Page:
Travel Review: BoltBus

bolt-bus-screenshot-croppedI’m a sucker for travel deals — especially if it involves someone else doing the driving — so when I heard that BoltBus was coming to the Northwest, I knew I had to try it. Bolt, for the uninitiated, is an intercity bus service based on the East Coast that is known for its cheap fares (occasionally as low as $1!), leather seats, and business-friendly touches such as free Wi-Fi, electrical outlets and “extra leg room.” As of May 17, BoltBus offers service from Seattle to Portland and Vancouver, BC.

My opportunity came last Sunday, when we decided to head to Portland to visit my husband’s parents over the last part of Memorial Day weekend. To test it out before bringing everyone else, I booked a one-way ticket on Bolt while my husband and 2.5-year-old son drove. (I thought I’d evaluate it as a family option before bringing everybody else. Plus, I wanted to read the paper and get some work done. Such a sacrifice, I know.) My husband was game. The ticket cost me only $13 one way — on the higher end for a BoltBus fare, but still much less than a train ticket, which runs about $32.

The highs: For a solo trip to decompress and get some work done, it was perfect: Fast, cheap, clean, quiet and on time. The bus left right on time from King Street Station in Seattle, and arrived 15 minutes early for a trip time of 2 hours and 45 minutes. On the day I went, the bus was fairly empty, so I had the seat beside me as well. The bathroom was basic but fine. And cheap, wow! Prices typically range from $6–$15 one way (with the occasional promotional fare of $1) and the earlier you reserve the lower the price will be.

The lows: The biggest low was the Wi-Fi; despite Bolt’s prominent advertising of the service, it was spotty the entire trip. So if you’re hoping to get work done, bring work you can do offline (or, of course, your own connection). Also, leg room was tight — less ample than Amtrak, though better than my car. Finally, not all the seats have outlets, so make sure you pick the right seat if that’s what you need.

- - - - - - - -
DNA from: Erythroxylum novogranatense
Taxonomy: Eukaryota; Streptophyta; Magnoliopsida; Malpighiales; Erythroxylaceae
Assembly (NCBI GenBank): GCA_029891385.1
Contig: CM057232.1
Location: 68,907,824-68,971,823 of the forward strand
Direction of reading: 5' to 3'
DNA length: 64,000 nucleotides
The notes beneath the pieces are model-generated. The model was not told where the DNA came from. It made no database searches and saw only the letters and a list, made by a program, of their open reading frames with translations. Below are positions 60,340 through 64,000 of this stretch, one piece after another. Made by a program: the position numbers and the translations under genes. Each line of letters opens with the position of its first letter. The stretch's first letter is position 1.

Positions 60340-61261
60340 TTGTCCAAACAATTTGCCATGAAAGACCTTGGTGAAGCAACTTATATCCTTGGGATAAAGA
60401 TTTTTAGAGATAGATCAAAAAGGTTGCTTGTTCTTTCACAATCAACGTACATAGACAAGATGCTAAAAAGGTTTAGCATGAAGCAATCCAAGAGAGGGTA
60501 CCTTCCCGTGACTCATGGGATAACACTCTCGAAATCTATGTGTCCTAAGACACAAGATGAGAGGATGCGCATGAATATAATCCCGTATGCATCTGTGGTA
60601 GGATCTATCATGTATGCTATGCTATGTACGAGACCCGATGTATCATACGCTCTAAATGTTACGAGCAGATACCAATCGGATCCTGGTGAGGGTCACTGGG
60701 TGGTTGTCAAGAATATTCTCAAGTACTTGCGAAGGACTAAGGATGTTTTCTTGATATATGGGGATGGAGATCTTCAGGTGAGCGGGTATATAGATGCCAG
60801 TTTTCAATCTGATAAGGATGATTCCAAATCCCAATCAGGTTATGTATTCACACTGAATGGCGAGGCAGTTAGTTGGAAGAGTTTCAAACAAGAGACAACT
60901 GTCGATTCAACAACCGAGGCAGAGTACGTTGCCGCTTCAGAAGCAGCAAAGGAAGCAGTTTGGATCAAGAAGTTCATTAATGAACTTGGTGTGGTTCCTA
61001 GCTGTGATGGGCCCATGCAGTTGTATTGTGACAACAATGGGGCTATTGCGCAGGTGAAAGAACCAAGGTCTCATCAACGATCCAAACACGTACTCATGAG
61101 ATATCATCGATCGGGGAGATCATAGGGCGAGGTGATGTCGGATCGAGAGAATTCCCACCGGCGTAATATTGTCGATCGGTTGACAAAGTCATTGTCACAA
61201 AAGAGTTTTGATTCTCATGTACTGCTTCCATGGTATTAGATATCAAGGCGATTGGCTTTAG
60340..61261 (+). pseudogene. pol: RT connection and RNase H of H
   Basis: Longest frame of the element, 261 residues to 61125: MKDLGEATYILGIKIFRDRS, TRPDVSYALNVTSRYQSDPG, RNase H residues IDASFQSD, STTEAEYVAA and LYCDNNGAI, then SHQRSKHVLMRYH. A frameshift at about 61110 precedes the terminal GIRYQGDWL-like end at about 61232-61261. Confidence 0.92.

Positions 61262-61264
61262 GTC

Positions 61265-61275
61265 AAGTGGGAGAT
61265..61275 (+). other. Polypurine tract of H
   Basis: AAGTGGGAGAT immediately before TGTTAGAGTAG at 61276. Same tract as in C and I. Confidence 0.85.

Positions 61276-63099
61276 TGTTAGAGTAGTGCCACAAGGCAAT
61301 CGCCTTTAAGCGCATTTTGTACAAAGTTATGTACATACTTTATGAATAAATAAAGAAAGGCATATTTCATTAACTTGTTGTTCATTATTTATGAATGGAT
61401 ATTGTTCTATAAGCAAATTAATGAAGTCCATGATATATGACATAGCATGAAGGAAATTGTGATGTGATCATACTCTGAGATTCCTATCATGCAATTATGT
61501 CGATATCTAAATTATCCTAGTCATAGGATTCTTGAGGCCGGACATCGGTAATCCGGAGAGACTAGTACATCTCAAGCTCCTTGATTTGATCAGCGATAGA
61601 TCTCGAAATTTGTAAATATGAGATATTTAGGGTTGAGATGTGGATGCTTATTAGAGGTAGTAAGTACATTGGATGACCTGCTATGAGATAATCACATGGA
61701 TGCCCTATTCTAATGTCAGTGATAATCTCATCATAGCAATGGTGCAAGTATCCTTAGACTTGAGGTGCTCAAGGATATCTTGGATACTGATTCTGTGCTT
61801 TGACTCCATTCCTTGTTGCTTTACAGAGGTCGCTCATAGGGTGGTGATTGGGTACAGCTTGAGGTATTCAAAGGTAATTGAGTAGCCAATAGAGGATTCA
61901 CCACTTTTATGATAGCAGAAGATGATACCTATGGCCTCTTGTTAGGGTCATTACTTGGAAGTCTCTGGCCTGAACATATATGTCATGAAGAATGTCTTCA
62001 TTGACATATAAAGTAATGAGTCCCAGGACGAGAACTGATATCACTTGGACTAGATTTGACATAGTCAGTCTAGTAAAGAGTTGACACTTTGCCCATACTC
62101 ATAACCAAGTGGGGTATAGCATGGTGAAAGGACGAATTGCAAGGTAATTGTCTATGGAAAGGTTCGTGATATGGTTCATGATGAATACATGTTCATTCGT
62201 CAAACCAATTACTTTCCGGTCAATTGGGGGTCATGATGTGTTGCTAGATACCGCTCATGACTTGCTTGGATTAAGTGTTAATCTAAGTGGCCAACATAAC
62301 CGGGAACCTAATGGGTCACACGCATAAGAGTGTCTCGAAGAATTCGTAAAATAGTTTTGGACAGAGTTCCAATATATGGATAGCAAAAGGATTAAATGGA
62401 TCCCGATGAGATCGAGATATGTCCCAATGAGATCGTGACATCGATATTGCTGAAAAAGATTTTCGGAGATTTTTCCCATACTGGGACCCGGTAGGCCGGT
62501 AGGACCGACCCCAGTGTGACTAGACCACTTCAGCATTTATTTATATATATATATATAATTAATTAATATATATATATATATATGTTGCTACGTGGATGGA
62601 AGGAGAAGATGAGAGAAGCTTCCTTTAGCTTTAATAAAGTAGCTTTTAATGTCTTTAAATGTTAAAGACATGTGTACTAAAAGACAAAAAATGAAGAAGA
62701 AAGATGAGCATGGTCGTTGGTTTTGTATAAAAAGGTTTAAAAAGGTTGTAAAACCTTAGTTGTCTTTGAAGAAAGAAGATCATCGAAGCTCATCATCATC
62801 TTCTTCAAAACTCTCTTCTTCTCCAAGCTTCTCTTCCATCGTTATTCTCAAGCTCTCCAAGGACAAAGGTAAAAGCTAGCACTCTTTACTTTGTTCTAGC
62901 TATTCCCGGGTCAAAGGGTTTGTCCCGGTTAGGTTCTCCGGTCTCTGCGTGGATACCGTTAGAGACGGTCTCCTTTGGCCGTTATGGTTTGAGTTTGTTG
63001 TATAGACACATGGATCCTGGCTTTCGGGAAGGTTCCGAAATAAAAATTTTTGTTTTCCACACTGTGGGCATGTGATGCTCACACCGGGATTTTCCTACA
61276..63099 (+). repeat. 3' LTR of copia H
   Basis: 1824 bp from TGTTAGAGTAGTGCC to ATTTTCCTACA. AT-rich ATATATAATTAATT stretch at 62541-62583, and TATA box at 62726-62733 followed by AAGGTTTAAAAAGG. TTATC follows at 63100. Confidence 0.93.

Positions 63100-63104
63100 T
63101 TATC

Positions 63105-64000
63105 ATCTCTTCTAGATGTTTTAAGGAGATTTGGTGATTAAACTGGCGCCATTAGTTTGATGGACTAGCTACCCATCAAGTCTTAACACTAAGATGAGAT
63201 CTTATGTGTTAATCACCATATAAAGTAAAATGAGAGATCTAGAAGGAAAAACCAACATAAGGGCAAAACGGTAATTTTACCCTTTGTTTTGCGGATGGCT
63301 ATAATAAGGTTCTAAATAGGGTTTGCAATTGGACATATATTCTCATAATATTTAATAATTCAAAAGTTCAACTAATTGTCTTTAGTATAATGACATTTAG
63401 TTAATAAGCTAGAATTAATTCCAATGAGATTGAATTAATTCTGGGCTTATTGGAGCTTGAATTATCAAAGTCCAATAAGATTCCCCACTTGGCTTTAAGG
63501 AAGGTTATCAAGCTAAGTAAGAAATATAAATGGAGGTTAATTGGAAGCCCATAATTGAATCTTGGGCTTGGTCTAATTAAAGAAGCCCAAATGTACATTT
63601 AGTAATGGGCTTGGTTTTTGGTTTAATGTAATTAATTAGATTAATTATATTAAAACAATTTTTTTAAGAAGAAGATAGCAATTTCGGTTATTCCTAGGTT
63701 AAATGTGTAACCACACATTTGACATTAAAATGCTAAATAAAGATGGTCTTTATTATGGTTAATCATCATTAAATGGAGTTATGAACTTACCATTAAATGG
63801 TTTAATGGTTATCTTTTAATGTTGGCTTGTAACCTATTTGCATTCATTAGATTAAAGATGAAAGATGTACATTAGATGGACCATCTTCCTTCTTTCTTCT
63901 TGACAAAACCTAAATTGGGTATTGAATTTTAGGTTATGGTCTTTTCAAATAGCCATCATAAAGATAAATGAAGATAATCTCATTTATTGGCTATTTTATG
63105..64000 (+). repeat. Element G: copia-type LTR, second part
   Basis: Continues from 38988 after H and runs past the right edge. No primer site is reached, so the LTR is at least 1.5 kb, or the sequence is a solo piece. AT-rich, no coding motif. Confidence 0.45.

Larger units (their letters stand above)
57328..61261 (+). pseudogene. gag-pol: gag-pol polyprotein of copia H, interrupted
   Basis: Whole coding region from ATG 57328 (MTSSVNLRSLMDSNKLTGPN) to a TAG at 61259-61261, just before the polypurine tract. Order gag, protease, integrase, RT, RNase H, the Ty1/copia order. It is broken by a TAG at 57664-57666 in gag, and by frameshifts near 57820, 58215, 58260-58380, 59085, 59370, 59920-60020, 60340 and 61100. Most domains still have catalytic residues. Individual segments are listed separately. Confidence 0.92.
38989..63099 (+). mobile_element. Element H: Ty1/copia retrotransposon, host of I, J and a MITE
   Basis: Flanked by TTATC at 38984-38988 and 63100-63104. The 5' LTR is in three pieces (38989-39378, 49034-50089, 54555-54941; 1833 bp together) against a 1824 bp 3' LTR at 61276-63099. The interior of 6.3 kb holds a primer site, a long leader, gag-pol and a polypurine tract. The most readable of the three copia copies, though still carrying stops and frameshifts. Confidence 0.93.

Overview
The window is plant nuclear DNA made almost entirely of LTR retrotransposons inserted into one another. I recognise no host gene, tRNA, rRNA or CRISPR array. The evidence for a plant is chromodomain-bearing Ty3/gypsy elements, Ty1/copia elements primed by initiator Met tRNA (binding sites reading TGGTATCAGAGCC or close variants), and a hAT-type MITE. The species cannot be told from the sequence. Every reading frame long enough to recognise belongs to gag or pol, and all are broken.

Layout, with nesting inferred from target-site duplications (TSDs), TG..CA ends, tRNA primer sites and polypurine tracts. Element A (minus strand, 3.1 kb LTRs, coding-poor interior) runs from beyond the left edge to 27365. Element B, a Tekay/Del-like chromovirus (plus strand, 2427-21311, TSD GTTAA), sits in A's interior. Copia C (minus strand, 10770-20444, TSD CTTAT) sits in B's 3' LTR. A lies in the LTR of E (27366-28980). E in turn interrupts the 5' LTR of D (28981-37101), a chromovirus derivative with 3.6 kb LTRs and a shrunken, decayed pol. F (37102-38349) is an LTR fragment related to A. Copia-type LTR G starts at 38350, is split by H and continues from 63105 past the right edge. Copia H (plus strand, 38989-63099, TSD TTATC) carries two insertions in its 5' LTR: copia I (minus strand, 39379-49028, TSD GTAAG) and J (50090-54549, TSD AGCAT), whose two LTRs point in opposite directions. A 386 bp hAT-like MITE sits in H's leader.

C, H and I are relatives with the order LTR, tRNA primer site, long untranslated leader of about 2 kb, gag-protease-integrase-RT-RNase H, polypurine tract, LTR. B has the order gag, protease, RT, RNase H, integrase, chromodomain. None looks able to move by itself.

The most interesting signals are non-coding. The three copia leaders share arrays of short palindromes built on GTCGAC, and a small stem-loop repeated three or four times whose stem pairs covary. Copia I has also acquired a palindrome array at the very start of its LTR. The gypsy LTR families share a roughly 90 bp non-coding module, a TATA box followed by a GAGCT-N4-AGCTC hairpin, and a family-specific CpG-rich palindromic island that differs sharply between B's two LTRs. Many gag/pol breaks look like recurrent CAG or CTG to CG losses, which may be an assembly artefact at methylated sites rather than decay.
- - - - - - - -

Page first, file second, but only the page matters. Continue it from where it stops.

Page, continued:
Bring the kids? Older kids who can entertain themselves with books and videos would do well on BoltBus (6 or 7 and up), which means a BoltBus trip could be a great beginning to a green, car-free weekend in Portland or Vancouver, BC. For very young children, such as my son, I'd expect that the train, where they can move around, is a better option.

Bottom line: With minor caveats, BoltBus is a welcome addition to the pantheon of Northwest intercity travel, especially for weekenders, business travelers, and families with older children. Let’s hope it expands to other cities soon.

If you go …

Tickets: Buy online at; a one-way ticket to Portland or Vancouver, BC, prices seem to range from $1–$13 to both cities, and tickets are nonrefundable. If you're sure you're going, buy early.

Schedules: Bolt runs 4–6 buses to each city a day, and you can usually book 4 to 6 weeks out.

Tip: Don’t arrive super-early; the bus showed up 15 minutes before trip time on the day I went.

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